In other words: The Khawaga’s Lament

3 April 2011 § Leave a comment

A recent post on the Al-Masry al-Youm from basically my favorite Arab world news blogger, Issandr El Amrani, addresses a lot of the concerns I have had regarding my own place in Egyptian society as an Egyptian with another nationality who is often assumed to be not Egyptian at all. Also, it touches on some of the concerns I’ve mulled over when considering the fact that my kids – if I choose to have any – will likely be very limited in their ability to participate in the public political life of any of the countries of which both PG and I are citizens for various reasons unless attitudes change considerably towards Muslims in America and foreigners in Egypt and Greece. Let us be thankful, I suppose, for those open-minded, still-guilty-over-that-recent-colonial-past Brits. Anyway, Issandr, as always, does a nice job of summing up the various facets of being a foreigner in Egypt.

As the columnist Salama Ahmed Salama noted several years ago in al-Ahram,  Egyptians’ relationship with foreigners is a complicated affair. He called it “the khawaga complex,” which stems from both a sense of superiority and inferiority. The former is manifested in condescension and resentment towards foreigners, the latter in envy and thoughtless emulation. The two emotions are paradoxically often expressed at the same time. It is partly understandable, since khawagas are after all a privileged and often clueless group, but more unpleasant when applies it to the bulk of foreigners in Egypt who are neither (relatively) rich nor bear the passports of a strategic patron. Just ask any Sudanese refugee.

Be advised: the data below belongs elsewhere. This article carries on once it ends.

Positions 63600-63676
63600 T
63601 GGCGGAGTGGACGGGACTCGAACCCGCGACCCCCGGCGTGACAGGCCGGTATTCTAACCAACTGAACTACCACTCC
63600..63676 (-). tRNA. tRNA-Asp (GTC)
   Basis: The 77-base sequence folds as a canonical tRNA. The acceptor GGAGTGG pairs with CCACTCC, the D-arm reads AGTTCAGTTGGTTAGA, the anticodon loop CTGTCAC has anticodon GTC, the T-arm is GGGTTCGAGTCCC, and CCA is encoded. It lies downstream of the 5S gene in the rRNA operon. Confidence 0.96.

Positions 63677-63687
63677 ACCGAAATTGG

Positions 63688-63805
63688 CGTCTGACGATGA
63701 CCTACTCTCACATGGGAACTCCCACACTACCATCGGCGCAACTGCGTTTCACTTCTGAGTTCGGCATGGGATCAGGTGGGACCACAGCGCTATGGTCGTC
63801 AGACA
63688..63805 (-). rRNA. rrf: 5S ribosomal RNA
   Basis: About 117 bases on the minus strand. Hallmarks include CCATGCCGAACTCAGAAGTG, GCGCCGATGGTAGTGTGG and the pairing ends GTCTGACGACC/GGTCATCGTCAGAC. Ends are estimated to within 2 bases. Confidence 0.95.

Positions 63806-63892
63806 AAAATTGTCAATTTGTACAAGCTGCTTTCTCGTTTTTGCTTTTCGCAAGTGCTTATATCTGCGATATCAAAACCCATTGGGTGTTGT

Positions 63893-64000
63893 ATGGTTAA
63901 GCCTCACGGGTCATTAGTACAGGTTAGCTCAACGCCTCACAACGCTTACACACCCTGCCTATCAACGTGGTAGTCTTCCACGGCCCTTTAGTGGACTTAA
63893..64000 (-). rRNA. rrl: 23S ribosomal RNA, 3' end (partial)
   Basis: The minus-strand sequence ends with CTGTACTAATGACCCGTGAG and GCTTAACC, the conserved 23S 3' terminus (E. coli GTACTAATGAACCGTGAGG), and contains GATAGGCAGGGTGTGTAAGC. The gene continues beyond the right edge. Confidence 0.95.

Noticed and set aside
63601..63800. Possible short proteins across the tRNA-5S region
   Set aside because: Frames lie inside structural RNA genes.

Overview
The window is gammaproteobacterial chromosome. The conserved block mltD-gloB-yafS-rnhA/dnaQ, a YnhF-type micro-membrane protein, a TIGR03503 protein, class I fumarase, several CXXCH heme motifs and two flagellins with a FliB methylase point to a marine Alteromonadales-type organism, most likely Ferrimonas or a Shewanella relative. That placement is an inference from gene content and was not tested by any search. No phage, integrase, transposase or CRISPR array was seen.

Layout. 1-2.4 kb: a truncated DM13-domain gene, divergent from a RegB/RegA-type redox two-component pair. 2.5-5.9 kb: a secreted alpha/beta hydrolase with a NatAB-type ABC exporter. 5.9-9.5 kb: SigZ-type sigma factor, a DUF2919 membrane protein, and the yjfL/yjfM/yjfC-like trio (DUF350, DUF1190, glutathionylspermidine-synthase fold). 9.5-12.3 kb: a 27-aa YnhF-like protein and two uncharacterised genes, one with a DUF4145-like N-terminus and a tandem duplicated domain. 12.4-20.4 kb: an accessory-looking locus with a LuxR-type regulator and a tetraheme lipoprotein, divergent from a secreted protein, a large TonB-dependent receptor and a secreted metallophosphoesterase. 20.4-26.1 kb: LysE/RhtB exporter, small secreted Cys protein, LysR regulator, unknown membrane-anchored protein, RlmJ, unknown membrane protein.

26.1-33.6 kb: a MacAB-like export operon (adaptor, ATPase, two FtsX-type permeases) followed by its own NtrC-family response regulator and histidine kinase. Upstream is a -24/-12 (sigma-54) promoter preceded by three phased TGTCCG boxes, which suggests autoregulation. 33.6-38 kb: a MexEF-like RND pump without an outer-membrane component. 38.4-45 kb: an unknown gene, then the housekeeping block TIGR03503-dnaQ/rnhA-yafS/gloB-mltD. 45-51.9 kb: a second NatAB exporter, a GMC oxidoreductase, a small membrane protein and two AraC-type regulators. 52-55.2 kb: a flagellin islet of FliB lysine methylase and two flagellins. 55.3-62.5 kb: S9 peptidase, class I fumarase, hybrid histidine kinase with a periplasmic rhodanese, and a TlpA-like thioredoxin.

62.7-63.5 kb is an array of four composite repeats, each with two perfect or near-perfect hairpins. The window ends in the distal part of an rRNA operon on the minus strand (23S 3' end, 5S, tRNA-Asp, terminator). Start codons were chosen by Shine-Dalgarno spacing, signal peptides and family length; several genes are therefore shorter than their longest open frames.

Click over and read the whole thing. It’s a good read. Incidentally, the URL for this here blog is most certainly a play on the name of Issandr’s main project – The Arabist. If you’re not already a dedicated reader of it, it’s a great place to find news and views on goings on across the Arab world.

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